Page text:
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Comment: Re:LOL LOL OMG.. HAHAHAHA (Score 1) 384

by roman_mir (#49614407) Attached to: Former HP CEO Carly Fiorina Announces Bid For White House

The US economy is one step away from anarchy compared to either North Korea or East Germany

- ha, if by one step from 'anarchy' you mean the Federal Reserve bank, the IRS, FDA, EPA, FCC, FBI, FDIC, DHS, FHA, departments of agriculture, business, interior, education, health care, labour, etc. Sure, 1 step being 99% of what governments (federal and state and municipal) do.

Comment: Re:LOL LOL OMG.. HAHAHAHA (Score 1) 384

by roman_mir (#49612623) Attached to: Former HP CEO Carly Fiorina Announces Bid For White House

Actually very few really understand how it works today, which is why it will not be fixed, because the way that people think they understand it is wrong, they don't see the actual problem so the solution cannot be understood if people don't understand the problem in the first place.

Comment: Re:The Perfect Bait (Score 1) 849

by jcr (#49609799) Attached to: Two Gunman Killed Outside "Draw the Prophet" Event In Texas

Organise a "draw Jesus sodomizing Mary" contest in Texas and you'll get crazy Christian jihadists doing the same thing.

This turns out not to be the case. That dude who got tax money for an "art" piece that consisted of a crucifix immersed in urine is still walking around, with no contract on his head that I've ever heard of.


Comment: Re:I'm not necessarily against the idea but... (Score 1) 317

by ThePhilips (#49599635) Attached to: Mozilla Begins To Move Towards HTTPS-Only Web

HTTPS is already designed with that kind of decoupling in mind. But it wouldn't make sense to offer encryption without identity verification to the end-user, because that would make the encryption useless, so any protocol that does encryption has to do both.

I know that. That's basic AAA.

Also note that for an effective MITM attack you would need to have new certificate for which you have got the private key. There are a number of things that will make this increasingly difficult in the future, like certificate pinning, increased willingness of browsers and OS vendors to blacklist CAs, and increased monitoring for rogue certificates which makes it easier to find rogue CAs.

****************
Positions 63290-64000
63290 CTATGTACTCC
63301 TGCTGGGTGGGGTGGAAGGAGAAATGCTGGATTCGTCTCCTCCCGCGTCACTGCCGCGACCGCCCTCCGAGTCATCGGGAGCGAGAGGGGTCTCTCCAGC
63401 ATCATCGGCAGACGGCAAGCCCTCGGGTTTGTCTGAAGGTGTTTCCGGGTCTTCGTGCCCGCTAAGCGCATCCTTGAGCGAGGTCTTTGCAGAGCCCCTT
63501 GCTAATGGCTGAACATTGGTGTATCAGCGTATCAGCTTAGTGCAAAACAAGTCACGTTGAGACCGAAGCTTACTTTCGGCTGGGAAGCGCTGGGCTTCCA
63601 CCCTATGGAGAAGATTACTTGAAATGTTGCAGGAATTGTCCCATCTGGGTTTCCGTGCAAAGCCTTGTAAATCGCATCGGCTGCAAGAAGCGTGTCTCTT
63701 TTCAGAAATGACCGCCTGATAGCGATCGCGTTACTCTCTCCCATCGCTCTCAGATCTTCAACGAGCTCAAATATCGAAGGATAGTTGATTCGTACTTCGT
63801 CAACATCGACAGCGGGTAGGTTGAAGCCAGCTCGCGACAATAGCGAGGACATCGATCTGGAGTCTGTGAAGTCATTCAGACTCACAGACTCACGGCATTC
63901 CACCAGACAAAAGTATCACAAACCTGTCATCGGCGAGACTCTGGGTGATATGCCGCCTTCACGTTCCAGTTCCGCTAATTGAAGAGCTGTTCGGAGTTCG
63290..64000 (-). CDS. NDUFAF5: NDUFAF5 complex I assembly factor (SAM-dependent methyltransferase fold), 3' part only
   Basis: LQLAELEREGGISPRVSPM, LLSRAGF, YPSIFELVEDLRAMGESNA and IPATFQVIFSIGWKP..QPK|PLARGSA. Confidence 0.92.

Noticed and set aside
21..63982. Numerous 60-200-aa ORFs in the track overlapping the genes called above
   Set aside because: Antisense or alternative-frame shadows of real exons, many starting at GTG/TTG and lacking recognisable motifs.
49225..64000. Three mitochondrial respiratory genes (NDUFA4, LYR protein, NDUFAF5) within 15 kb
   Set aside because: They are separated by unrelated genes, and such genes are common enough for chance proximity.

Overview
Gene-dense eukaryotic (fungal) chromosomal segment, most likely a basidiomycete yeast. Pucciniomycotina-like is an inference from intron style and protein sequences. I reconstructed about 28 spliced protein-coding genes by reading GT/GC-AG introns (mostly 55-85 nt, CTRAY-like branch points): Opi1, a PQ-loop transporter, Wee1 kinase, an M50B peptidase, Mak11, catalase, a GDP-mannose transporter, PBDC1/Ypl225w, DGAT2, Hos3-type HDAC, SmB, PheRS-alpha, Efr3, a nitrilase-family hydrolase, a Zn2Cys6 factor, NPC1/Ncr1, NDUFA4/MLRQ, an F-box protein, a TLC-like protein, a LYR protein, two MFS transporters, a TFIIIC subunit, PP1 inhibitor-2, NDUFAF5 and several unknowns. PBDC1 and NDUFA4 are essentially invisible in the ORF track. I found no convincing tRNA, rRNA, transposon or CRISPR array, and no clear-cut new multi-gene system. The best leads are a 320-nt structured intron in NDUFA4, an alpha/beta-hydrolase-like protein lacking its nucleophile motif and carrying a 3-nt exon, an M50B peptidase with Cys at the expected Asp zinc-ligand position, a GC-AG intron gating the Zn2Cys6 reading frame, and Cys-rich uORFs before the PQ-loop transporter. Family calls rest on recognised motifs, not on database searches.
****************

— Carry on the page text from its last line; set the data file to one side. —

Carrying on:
I think you fail to realize the scale, the proportions, of the opposition the browsers face.

It's not some script kiddies who are threat here.

That's countries covering close to a half planet's population. They might as well simply outlaw the browsers. In fact, they already do outlaw some encryption software.

I personally would still argue that the CA system is the Achilles heel of HTTPS but the situation is getting better and it's a matter of time until we get a more distributed and robust way of certificate verification.

But that's another problem: you can't make CA distributed. CAs are the "single point of failure" which are allowed to be that, based on the promise that they will work hard not to fail. Making it distributed would basically nullify the promise, making the whole CA system vulnerable. IOW, nothing changes.

Comment: Re:This again? (Score 1) 445

by blue trane (#49596887) Attached to: New Test Supports NASA's Controversial EM Drive

"When somebody sounds like a total fucking crackpot, they almost always are."

Aristarchus of Samos sounded like a total fucking crackpot, and if you had called him out your prediction would have been right - for a couple millennia.

What if instead of taking your attitude, the Greeks had devoted their energy to developing better sensors to test Aristarchus's claims about the parallax motion of the stars? Instead of sitting around calling him a crackpot, we could have had an accepted heliocentric model of the solar system some 1800 years before Copernicus.

I'm a Lisp variable -- bind me!